I brought so many delicious flavoured KitKats home, and they've all disappeared already. Whoops.
We also spent a couple of nights in Hakone, where we drove around and explored areas around the edge of Mt. Fuji...
... and quickly stopped in at Fuji Speedway. It was about 5pm so there wasn't too much happening, just a few driver training and skid days not too worthy of taking pictures of, but it was still cool to go there. I can't wait to go back to an actual event there one day! I did manage to capture a photo of Mt Fuji with a cherry blossom tree that was still flowering though!
We drove around Fuji's five lakes, which to be honest wasn't that scenic because it rained for pretty much the entire day, but I can only imagine how beautiful they would be to visit on a sunny day in summer.
Back in Tokyo, we met up with our new friend Gary Patrick Mannion and travelled out to the RWB workshop in Chiba to hang out with Aaron Mai from Maiham Media and a few friends who were also visiting from NZ.
I think I was still a little bit jet lagged, so I had to drink a lot of caffeine. I little too much...
Gary took me for a ride in my DREAM Rauh-Welt Begriff Porsche, this matte pink 993. I didn't get to drive it myself, but I did manage to get a shoot done for a little feature coming up in NZ Performance Car magazine!
At the workshop, Pedey enjoyed the opportunity to sit in Nakai-san's throne, the plush red leather armchair he is famously photographed in, cigarette always in hand.
Back in the city, we met up with fellow bloggers Casey from Shirtstuckedin and Park from Hightopfade. It was really cool to put faces to the names behind some of the blogs I religiously follow and look up to for inspiration. They gave me this rad little sticker pack too - thanks guys!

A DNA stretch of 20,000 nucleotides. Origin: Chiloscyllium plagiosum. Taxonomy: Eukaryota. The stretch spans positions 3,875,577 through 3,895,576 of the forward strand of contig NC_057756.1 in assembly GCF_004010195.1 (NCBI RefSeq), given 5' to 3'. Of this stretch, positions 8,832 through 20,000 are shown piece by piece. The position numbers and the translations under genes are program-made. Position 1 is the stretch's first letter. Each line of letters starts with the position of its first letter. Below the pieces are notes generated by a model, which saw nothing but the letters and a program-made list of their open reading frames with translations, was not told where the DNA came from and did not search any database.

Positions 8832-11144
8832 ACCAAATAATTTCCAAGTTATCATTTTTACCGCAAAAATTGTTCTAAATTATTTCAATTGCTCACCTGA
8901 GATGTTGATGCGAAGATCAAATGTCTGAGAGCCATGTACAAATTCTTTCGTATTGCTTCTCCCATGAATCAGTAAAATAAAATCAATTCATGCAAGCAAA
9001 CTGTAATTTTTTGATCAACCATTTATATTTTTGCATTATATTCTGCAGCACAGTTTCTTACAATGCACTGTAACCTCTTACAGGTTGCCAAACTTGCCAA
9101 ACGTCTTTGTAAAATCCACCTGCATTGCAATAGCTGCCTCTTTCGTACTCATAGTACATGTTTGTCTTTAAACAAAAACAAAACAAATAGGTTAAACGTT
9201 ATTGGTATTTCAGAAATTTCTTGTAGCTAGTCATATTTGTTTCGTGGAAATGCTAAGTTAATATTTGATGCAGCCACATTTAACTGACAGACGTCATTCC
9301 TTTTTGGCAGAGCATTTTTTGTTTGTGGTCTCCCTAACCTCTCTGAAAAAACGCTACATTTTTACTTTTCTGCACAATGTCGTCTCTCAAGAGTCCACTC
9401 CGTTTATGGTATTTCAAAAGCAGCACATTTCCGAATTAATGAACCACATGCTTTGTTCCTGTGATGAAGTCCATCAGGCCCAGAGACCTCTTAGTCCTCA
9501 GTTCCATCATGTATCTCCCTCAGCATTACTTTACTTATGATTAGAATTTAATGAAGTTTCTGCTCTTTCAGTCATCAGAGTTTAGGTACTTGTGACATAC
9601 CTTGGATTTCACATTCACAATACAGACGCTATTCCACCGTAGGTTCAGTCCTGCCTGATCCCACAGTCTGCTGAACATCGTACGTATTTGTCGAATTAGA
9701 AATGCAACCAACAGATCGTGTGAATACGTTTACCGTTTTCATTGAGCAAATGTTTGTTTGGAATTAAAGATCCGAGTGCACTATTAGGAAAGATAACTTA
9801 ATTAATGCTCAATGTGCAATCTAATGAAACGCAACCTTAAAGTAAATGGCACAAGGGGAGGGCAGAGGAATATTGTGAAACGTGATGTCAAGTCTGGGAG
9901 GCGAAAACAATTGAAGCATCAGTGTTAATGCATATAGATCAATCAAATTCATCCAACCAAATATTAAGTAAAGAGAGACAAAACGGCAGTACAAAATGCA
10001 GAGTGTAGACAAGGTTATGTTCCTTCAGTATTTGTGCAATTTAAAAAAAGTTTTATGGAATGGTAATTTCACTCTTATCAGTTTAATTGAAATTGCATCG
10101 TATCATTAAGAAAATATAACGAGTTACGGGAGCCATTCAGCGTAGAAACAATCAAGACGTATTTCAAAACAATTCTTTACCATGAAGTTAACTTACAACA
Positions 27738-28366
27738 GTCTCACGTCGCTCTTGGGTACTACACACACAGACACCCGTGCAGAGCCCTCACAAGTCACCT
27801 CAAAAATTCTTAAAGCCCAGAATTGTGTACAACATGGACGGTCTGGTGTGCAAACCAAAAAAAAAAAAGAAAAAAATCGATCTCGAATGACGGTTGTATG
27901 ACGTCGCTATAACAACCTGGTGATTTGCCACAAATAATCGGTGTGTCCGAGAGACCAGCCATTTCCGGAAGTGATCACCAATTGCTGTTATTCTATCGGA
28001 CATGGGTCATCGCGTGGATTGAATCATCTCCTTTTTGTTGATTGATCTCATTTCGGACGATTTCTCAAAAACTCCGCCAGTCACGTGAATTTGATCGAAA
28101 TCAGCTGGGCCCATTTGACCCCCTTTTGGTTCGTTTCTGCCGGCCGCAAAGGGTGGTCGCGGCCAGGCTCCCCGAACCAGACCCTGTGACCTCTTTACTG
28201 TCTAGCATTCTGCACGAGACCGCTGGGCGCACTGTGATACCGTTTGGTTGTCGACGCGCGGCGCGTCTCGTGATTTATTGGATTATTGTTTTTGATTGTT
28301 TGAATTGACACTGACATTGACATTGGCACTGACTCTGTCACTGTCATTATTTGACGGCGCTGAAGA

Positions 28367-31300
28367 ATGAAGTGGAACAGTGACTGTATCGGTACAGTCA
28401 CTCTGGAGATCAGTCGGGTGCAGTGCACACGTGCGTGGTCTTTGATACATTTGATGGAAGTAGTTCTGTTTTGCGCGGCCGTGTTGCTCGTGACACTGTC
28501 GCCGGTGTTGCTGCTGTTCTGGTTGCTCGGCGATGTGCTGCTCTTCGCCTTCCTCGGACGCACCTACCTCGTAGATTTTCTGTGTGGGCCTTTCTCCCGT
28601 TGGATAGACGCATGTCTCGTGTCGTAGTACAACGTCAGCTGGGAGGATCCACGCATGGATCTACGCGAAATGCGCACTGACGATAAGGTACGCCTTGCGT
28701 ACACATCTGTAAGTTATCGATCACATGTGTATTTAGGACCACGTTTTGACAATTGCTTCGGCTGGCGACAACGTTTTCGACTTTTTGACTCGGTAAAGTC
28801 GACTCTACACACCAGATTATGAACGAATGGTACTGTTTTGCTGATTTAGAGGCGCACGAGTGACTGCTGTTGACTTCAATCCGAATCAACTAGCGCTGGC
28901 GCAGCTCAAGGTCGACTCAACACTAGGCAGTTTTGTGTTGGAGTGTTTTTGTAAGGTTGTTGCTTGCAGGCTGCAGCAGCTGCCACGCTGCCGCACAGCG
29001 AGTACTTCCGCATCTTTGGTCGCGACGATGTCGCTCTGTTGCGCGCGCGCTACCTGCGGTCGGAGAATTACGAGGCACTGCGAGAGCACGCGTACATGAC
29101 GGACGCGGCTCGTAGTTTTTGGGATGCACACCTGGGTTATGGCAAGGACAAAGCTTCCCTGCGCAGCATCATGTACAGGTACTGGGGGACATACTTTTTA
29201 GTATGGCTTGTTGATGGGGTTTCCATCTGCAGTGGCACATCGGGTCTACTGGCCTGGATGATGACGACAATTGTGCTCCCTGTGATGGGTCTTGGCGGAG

We also went to a cat cafe in Ikebukuro and it was hilarious. MAXIMUM weird. You can look at their website here. This place was quite English friendly too.
View from one of the hotels we stayed at in Shinjuku, it was so beautiful at sunset.
I didn't even realise when we originally booked our flights that the Nagoya Exciting Car Showdown was being held while we were in Japan. Needless to say, we weren't going to miss out on it! I loved the Team Review cars, I think this one was my favourite. They were all super low and aggressive with great styling.
This navy-themed S13 made me fall in love with Volk Racing TE37Vs all over again... such a beautiful wheel!
As I approached this awesome USDM-inspired Onevia, the owner popped out from behind it and said "Hello iheartstance!" I quickly realised that it was Nagano-san of Nagano Koubou - we follow each other on Instagram! Although our conversation was fairly limited due to my poor Japanese, it was still great to meet you Nagano-san! Here's a cool feature about his car on Speedhunters.
It was cool to check out the BenSopra 380SX with my own eyes too. Seeing the R35 GT-R motor crammed in that engine bay is truly a sight to behold!
Although this C110 Skyline was built to a beautiful standard, I'm still yet to see a fully slammed Kenmeri in real life. I'd never actually seen one before until this one showed up at 4 & R Nationals earlier this year, and I had no idea that they were so big! The example at NECS wasn't very low either, and I'm still curious to see for myself how much of a difference a lower height clearance would make to the overall appearance of these cars.
Our time in Japan involved just the right amount of car spotting, gyoza/karaage/sashimi eating, BOSS coffee drinking and cherry blossom hunting to satisfy my obsession with this crazy country - for now at least.
There's still so much I want to do there; I'd love to check out Tokyo Auto Salon, Daikoku-futo PA, a Mooneyes meet, a D1GP event and one of the drift Matsuri events - these are all still on my car-adventure bucket list for the future.
Until then, I've started a Japanese correspondence course, and although I'm still at a very basic level, hopefully by my next visit I'll be able to put my new skills to use! Until next time, じやまた!